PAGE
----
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Control Charts

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11/02/2012

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# Ch 12- Control Charts for Attributes

• p chart – fraction defective • np chart – number defective
• c, u charts – number of defects

Defect vs. Defective
• ‘Defect’ – a single nonconforming quality characteristic.
• ‘Defective’ – items having one or more defects.

Legal Concerns with Term ‘Defect’
• Often called ‘nonconformity’. • Possible Legal Dialog
– Does your company make a lot of ‘defects’? – Enough to track them on a chart ? – If they are not ‘bad’, why do you call them ‘defects’, sounds bad to me. – So you knowingly track and ship products with ‘defects’?

Summary of Control Chart Types and Limits Table 12.3 These are again ‘3 sigma’ control limits .

.p. • np is total nonconforming. np . • Probability the same from item to item. • Charts based on Binomial distribution. • Sample size must be large enough (example p=2%) • Definition of a nonconformity.Chart • P is fraction nonconforming.

c. • Charts based on Poisson distribution.Charts • c and u charts deal with nonconformities. u . • Sample size. . – u Chart – nonconformities per unit. – c Chart – total number of nonconformities. constant probabilities.

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How to Interpret Attribute Charts • Points beyond limits. – Below lower limits means process has improved. shifts do apply.primary test. Only get One Chart !! . • Rules for trends. • Zone rules do not apply.

– Number of nonconforming floppy disks is found for samples of 200 for 25 trials.u charts– Number of paint blemishes on auto body observed for 30 samples.np charts– – Number of nonconforming cables is found for 20 samples of size 100. • c. .Examples of When to Use • p. – Number of imperfections in bond paper – by area inspected and number of imperfections.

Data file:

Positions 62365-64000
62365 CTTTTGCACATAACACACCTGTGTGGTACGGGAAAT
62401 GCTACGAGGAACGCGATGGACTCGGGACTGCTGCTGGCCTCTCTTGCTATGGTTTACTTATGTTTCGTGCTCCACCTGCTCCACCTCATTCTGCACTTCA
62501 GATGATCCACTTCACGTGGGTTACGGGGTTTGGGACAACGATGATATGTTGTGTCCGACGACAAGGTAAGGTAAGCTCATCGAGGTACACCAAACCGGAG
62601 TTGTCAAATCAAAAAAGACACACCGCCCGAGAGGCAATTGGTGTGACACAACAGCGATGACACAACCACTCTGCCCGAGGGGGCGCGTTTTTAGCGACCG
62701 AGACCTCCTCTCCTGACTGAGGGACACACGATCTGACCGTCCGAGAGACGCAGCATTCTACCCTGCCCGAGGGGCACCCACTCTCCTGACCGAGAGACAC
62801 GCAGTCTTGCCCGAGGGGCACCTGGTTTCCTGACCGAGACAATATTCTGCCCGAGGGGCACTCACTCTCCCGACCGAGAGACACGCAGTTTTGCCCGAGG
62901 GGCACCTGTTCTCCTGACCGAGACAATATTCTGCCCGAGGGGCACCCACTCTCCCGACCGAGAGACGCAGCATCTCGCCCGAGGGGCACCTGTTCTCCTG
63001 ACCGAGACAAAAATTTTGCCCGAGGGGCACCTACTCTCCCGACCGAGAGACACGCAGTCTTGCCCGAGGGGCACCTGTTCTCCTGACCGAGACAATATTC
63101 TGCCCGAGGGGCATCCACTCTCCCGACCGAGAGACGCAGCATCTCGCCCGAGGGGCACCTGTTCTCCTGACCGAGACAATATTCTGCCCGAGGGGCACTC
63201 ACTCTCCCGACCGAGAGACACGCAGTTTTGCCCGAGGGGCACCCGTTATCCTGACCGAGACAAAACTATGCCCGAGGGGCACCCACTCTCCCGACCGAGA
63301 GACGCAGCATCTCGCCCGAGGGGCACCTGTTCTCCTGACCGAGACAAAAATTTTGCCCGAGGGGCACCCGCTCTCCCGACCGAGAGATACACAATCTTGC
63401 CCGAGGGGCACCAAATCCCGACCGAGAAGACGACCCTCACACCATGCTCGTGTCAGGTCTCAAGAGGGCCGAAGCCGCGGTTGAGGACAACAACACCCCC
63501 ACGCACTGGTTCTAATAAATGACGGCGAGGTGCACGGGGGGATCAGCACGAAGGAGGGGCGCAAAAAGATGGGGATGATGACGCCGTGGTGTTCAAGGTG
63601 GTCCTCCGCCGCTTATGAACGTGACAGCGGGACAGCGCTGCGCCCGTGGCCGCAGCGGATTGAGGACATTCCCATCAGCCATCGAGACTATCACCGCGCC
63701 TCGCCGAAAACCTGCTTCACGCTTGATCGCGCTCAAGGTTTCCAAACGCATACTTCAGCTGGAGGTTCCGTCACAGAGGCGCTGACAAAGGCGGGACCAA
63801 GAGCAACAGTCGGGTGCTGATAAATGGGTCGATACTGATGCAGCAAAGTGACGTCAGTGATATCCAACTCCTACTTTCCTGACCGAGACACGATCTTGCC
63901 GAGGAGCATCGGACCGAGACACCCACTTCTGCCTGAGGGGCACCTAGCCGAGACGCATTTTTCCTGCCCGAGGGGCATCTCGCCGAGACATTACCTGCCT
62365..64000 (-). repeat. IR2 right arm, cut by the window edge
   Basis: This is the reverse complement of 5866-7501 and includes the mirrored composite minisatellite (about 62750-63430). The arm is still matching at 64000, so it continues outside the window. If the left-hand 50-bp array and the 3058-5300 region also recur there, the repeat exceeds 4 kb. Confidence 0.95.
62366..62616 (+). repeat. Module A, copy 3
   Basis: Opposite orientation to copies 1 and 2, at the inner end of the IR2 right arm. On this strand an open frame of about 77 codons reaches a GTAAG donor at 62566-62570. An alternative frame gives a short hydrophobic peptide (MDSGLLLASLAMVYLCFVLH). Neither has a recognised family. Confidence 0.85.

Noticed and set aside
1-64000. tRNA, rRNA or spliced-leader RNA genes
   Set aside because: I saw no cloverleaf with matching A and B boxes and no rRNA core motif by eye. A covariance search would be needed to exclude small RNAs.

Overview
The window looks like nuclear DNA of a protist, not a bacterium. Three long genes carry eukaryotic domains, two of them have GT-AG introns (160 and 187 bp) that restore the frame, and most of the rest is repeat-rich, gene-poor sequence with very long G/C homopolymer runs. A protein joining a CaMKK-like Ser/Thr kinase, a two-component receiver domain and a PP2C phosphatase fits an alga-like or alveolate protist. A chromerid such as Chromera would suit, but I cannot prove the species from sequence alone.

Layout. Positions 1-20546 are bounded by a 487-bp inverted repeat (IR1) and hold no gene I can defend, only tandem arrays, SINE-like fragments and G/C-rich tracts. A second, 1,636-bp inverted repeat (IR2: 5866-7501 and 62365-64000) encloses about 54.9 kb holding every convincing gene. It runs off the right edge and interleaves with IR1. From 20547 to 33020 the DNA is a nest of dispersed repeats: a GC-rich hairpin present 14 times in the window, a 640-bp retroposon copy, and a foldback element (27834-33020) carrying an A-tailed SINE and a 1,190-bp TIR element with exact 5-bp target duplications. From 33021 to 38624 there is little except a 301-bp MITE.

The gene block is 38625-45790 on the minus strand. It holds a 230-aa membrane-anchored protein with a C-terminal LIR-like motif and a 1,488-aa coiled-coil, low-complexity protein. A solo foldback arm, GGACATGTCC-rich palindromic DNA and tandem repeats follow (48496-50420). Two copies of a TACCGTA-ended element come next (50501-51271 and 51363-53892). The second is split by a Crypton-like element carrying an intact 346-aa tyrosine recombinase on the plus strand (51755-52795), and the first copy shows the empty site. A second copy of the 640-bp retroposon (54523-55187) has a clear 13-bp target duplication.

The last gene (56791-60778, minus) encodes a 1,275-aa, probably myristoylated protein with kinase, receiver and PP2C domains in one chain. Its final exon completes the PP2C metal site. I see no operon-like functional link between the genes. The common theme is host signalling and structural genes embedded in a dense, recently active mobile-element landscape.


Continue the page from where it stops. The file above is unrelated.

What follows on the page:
Control Chart Selection Quality Characteristic variable defective n>1? no x and MR attribute defect yes n>=10 or no computer? x and R constant yes p or sample np size? no p-chart with variable sample size constant sampling unit? yes c no u yes x and s 13 .

. – Must define nonconformity. Attributes • Variables – Fit certain cases. – Provides summary level performance. • Attributes – Fit certain cases – taste. etc. – More expensive? – Identify mean shifts sooner before large number nonconforming.Comparison of Variables v. – Both mean and variation information. color. – Larger sample sizes.

When are Shifts Detected ? Lower Specification Limit LCL Process Target Upper Specification Limit UCL Nonconformity Control Chart Identifies Mean Shift Here Attribute Chart Identifies Mean Shift Here .

Attributes • Both have advantages. .Variables v. quantitative problem solving tools.Attribute charts. identify problem areas. • At High levels . • At Lower levels – Variables charts.

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• Part of Ch. • Still used in some applications today. 11 on Inspection Methods.Intro to Acceptance Sampling • Acceptance Sampling – a historically significant topic but less used today. .

– Low bid suppliers – no history. ANSI/ASQC Z1. screening tool. – Very large lots. • Many Mil-Spec plans developed (105-E. .4-1993).History and Status • Used extensively in WW II. • Still popular as a defense procurement tool.

Acceptance Sampling Flow Chart Lot Received from Supplier Random Sample of Material Selected Items Inspected and Analyzed Results Compared with Acceptance Criteria Define and Analyze Sampling Plan Accept the Lot Reject the Lot Send Lot to Inventory or Production Decide Disposition. Return to Supplier .

Accept if ‘c’ or less. Producer Risk is a ‘good’ lot will be rejected and sent back. Consumer Risk is a ‘bad’ lot will be accepted. .Role of Producer and Consumer Take a Sample Size ‘n’.